Thursday, 10 April 2014

Review: Mary Bennet by Kate Allan



No one who has ever seen me would suppose me a heroine. My situation in life, the character of my father and mother, indeed my own person and disposition are all against me.
MARY BENNET

Mrs Bennet is determined that all five of her daughters must marry. Mary overhears a conversation between her parents that shatters her already fragile sense of self-worth. She knows she is the least attractive of the sisters but to hear that her attempts to overcome this by being intelligent and accomplished are laughable sends her into a deep depression.
Mary and her her sister Kitty are sent to Derbyshire so that their elder sister, Mrs Darcy, can introduce them to suitable young gentlemen. Mary is satisfied to remain a spinster and is shy with gentleman. But she does decide she should try and improve herself.
On the way to Derbyshire she meets a strange gentleman who she considers ill mannered. However she is intrigued by his knowledgeable conversation about old buildings.
On arrival at Pemberley, the home of the Darcy’s, Mary discovers that the stranger is a Mr Sharnbrook of Kent and also a house guest. Mr Sharnbrook is an amateur archaeologist and has come to Pemberley to excavate possible burial mounds as part of his studies. Mary is interested in his work and offers to help him sort out his notes. Engrossed in the work, her spirits begin to lift.
A continuation of Pride and Prejudice beginning eight months after the end of Jane Austen's novel, Mary Bennet tells the story of how the Bennet's neglected middle daughter tries to overcome the disadvantages of her character and find happiness.


My review
Mary is the ugly duckling of the family. One of five sisters who is causing her parents concern when it comes to finding her a husband. She is not a pretty as her sisters, she cannot sing...just what does Mary do.
Mary accompanies her sister Kitty to visit her elder sister in the beautiful countryside in Derbyshire, in a hope that she can find a suitor.

Whilst exploring the new area, Mary meets a mysterious stranger and as they have not been formally introduced she is rather embarrassed by the meeting.  It is not long before she is formally introduce to Mr Sharnbrook.  Mary discovers that Mr Sharnbrook is well educated and Mary finds him and his work fascinating.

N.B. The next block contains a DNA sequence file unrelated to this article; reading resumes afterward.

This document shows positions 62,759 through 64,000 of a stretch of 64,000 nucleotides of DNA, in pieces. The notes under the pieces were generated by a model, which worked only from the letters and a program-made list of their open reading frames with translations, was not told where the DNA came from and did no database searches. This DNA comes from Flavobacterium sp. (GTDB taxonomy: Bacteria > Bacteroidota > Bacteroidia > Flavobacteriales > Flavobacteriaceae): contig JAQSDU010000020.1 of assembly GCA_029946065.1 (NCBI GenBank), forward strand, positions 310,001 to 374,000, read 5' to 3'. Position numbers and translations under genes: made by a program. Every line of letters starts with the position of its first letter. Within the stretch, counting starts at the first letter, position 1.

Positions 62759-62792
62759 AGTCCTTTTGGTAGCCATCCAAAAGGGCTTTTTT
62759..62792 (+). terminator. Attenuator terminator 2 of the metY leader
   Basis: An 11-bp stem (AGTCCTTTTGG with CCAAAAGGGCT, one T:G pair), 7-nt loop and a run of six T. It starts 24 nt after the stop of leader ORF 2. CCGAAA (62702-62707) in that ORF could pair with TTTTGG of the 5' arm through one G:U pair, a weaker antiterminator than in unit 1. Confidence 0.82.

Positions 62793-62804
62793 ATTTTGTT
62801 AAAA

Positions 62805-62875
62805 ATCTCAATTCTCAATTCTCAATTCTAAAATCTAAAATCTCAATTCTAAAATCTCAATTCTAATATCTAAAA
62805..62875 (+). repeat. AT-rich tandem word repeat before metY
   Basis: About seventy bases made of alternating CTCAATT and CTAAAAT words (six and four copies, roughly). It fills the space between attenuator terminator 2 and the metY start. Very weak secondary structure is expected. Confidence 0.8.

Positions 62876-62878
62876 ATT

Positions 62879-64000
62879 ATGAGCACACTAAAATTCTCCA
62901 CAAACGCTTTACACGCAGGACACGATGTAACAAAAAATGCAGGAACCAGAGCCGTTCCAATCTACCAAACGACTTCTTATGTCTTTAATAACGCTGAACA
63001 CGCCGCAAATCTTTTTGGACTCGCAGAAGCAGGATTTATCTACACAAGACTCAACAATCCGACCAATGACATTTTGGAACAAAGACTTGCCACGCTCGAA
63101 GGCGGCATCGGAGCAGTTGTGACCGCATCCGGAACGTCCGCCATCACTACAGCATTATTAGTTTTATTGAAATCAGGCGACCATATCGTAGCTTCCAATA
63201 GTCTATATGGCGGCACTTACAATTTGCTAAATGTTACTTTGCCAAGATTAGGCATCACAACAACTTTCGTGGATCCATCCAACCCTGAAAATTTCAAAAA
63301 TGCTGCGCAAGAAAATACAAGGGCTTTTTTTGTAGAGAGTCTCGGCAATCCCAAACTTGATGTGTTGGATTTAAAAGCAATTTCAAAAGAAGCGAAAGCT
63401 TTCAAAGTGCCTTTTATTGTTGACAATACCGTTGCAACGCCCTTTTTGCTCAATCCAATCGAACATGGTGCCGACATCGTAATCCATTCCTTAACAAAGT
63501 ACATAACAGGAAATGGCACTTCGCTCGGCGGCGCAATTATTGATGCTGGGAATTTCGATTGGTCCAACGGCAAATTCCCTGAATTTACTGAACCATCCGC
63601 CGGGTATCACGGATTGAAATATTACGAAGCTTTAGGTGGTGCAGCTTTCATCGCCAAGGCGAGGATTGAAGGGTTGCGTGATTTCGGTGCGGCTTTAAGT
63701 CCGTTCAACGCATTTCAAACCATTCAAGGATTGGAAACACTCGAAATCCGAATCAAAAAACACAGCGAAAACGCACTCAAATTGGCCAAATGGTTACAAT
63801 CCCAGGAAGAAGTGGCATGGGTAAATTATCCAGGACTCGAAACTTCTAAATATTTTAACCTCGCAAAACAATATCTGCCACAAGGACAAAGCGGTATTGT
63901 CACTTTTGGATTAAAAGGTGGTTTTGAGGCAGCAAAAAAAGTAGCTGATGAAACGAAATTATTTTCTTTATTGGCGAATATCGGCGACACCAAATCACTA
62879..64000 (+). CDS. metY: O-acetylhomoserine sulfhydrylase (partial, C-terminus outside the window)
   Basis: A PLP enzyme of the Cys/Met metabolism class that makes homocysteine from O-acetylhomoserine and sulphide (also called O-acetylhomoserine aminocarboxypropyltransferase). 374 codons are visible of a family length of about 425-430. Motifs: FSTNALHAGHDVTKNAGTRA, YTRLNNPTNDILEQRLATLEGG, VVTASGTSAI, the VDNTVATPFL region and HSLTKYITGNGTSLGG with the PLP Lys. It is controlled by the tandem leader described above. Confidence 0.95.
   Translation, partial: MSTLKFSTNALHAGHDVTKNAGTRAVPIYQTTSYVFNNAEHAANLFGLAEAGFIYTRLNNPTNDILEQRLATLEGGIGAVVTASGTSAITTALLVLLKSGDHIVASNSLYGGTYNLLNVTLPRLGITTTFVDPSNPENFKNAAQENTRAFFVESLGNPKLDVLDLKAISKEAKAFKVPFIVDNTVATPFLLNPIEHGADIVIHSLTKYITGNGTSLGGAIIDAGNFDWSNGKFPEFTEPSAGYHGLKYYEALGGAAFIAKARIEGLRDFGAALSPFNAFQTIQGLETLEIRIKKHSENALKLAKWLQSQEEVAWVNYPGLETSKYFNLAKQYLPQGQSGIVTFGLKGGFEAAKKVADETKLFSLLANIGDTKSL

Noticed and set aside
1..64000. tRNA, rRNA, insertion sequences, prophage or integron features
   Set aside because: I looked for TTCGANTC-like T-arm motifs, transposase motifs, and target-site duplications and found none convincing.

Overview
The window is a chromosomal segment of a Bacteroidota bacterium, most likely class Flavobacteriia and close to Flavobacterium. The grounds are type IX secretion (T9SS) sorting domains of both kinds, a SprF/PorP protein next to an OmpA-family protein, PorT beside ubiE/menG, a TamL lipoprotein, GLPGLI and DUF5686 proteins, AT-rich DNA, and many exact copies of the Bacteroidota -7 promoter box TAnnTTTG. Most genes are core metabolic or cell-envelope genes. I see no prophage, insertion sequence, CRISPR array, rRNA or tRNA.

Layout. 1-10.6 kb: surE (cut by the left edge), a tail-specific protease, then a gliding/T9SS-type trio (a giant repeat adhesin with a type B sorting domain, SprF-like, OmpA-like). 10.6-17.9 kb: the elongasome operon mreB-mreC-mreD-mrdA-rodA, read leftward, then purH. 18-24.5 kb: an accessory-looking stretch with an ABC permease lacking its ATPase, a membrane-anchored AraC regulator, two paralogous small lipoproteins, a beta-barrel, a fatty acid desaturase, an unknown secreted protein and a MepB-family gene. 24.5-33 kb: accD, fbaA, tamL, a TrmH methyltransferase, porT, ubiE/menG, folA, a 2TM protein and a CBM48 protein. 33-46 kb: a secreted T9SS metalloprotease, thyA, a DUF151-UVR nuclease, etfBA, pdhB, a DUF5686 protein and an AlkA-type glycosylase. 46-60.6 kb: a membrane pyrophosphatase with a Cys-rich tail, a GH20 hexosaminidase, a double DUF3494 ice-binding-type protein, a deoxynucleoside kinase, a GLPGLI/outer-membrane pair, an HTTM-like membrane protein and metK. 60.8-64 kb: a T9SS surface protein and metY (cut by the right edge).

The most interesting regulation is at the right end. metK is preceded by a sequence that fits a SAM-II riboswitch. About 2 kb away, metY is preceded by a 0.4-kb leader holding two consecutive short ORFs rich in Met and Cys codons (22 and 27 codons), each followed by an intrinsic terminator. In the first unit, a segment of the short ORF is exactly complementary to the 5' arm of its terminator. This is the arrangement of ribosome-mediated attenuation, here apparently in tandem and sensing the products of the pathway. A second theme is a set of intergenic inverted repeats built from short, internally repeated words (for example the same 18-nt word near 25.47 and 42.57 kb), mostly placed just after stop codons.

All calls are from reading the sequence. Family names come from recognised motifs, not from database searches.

The author has written a lovely storyline for one of the lesser known Bennet sisters. A moral tale about not conforming to what others perceive as the norm and being accepted for who you are.  Will Mary get her happy ever after or will she always be the ugly duckling?


About the Author


Kate lives in the Bedfordshire countryside, England, close to the Chiltern Hills. She developed plans to be a novelist at the age of seven after reading about the career of prolific children's author Enid Blyton, whose adventure and mystery story books she read avidly. She taught herself to use her mother's typewriter to try and make her stories look like "proper books". Endlessly fascinated by "the past", Kate took a degree in History before starting a commercial career.

She began seriously writing in 2001, taking a notebook with her on the train to make best use of her commute to work. She wrote two historical novel manuscripts before receiving an offer of publication for the second - a short novel - in 2004 from DC Thomson. Fateful Deception is a romantic adventure set in the early 19th century and was shortlisted for the 2005 RNA New Writers Award. 

2006 saw the publication of Perfidy and Perfection, Kate's romantic comedy set in Jane Austen's England, and the publication of two short novels: Fateful Deception and The Restless Heart.


Kate also writes in partnership with author Michelle Styles under the name Jennifer Lindsay. Jennifer Lindsay's first novel, The Lady Soldier, is a romantic adventure about a lady who disguises herself as a man in order to join Wellington's army. It was published in 2005.

The kind of stories Kate writes are those that she would like to read, and she hopes that others will find them enjoyable and entertaining too.

Kate is member of the Romantic Novelists Association and the Society of Authors.



3 comments:

  1. Oh my goodness, I feel for Mary.

    Interesting how these books surrounding the classics seem to be very much in vogue at the moment, I'ce just read a prequel to Pride and Prejudice.

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  2. I love the spin offs in whatever form. This sounds a good one.

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  3. I do think it is fab that authors are writing spin offs from classics :)

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